The Tax Cuts and Jobs Act, recently passed by both the House and the Senate, will increase capital formation, which will lead to higher wages and employment, according to an analysis from the Tax Foundation.
"We estimate that the Act will boost investment, employment, and incomes in the United States," the report says. "It will facilitate the expansion of U.S. capital stock, our productive capacity, and our ability to compete in the world."
The Tax Foundation explains that because the corporate tax rate will be cut to 21 percent, it is projected that long-run GDP will increase by 1.7 percent. This would lead to $1.8 trillion in the quality of equipment, commercial, residential structures, and plants, which would boost employment, wages, and productivity.
The bill's provisions of immediate expensing, reduced income tax rates, and reduced rates on businesses would make GDP closer to 4.7 percent. It is projected that capital stock would be closer to $5 trillion more.
"The higher returns on capital will cause people to save more, to buy more American stocks and bonds, and to pump more money into their small businesses," the report states. "The corporate and individual tax reductions on business income, and the faster depreciation permitted by expensing, will boost businesses' saving directly by raising after-tax cash flow."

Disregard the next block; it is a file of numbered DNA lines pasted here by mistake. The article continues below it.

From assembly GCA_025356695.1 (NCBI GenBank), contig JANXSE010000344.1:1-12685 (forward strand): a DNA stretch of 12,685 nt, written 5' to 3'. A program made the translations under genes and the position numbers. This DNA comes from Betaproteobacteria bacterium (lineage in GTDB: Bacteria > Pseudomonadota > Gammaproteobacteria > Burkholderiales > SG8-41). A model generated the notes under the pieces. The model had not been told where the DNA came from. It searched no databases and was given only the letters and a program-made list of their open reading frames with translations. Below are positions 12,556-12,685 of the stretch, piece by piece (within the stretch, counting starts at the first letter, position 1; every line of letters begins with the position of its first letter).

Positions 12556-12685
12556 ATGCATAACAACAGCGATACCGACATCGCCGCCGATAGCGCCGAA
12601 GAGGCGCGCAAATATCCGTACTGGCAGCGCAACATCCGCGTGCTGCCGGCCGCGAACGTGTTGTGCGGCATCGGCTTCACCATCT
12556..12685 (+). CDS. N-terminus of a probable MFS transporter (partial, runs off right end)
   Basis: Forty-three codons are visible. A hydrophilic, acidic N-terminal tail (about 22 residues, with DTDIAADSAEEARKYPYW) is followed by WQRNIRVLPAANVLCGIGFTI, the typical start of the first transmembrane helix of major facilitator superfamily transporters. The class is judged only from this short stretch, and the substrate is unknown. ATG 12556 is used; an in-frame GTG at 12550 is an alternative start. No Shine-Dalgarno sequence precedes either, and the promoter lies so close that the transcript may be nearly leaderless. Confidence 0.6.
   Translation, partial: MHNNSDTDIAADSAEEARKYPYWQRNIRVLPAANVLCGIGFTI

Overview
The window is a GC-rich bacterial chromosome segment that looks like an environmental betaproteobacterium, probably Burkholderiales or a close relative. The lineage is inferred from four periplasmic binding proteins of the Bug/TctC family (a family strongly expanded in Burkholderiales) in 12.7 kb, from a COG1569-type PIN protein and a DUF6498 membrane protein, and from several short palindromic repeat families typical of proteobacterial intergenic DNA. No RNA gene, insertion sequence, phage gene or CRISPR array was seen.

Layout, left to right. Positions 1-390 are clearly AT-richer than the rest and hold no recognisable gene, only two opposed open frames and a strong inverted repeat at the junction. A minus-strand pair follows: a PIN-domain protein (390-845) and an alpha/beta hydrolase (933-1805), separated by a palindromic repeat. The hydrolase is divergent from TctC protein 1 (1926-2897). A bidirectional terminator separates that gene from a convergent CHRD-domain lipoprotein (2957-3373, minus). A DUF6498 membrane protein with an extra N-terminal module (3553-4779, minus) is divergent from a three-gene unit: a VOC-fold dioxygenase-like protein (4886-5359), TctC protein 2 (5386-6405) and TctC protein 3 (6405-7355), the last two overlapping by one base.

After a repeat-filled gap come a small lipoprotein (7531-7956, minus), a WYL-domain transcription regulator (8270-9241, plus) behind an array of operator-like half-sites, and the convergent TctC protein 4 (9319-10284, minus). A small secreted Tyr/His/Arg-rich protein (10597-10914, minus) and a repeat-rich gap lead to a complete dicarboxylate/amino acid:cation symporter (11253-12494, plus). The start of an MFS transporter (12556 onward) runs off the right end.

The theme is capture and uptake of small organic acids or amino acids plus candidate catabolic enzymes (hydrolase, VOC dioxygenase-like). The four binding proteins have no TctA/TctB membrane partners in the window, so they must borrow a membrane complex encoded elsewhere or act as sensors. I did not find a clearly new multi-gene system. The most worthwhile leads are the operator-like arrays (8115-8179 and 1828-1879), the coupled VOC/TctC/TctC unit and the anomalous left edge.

The analysis also says the new capital that includes equipment and structures would earn enough to pay for its own replacement and maintenance. Because the bill will lead to higher incomes and investment, it will make it a better environment for hiring and production.
"As the added capital is put in place, American wages and employment will rise, and the total amount of saving done by Americans will rise," the report says. "As Americans add to their assets, some of the government bonds that foreigners may have initially bought may be refinanced by Americans."
"The associated capital-inflow will speed the expansion of U.S. industry and employment," the Tax Foundation explains.
According to the report, there is about a quarter of a quadrillion dollars that is projected over the next decade for global saving and a small portion of that may be redirected to the United States.
"U.S. may repatriate cash held abroad," the analysis says. "U.S. banks and mutual funds may lend more at home and less abroad. Foreign banks, mutual funds, and individuals may lend more or invest more in the United States and less at home. Foreign businesses may expand their U.S. subsidiaries."
Published under: Tax Reform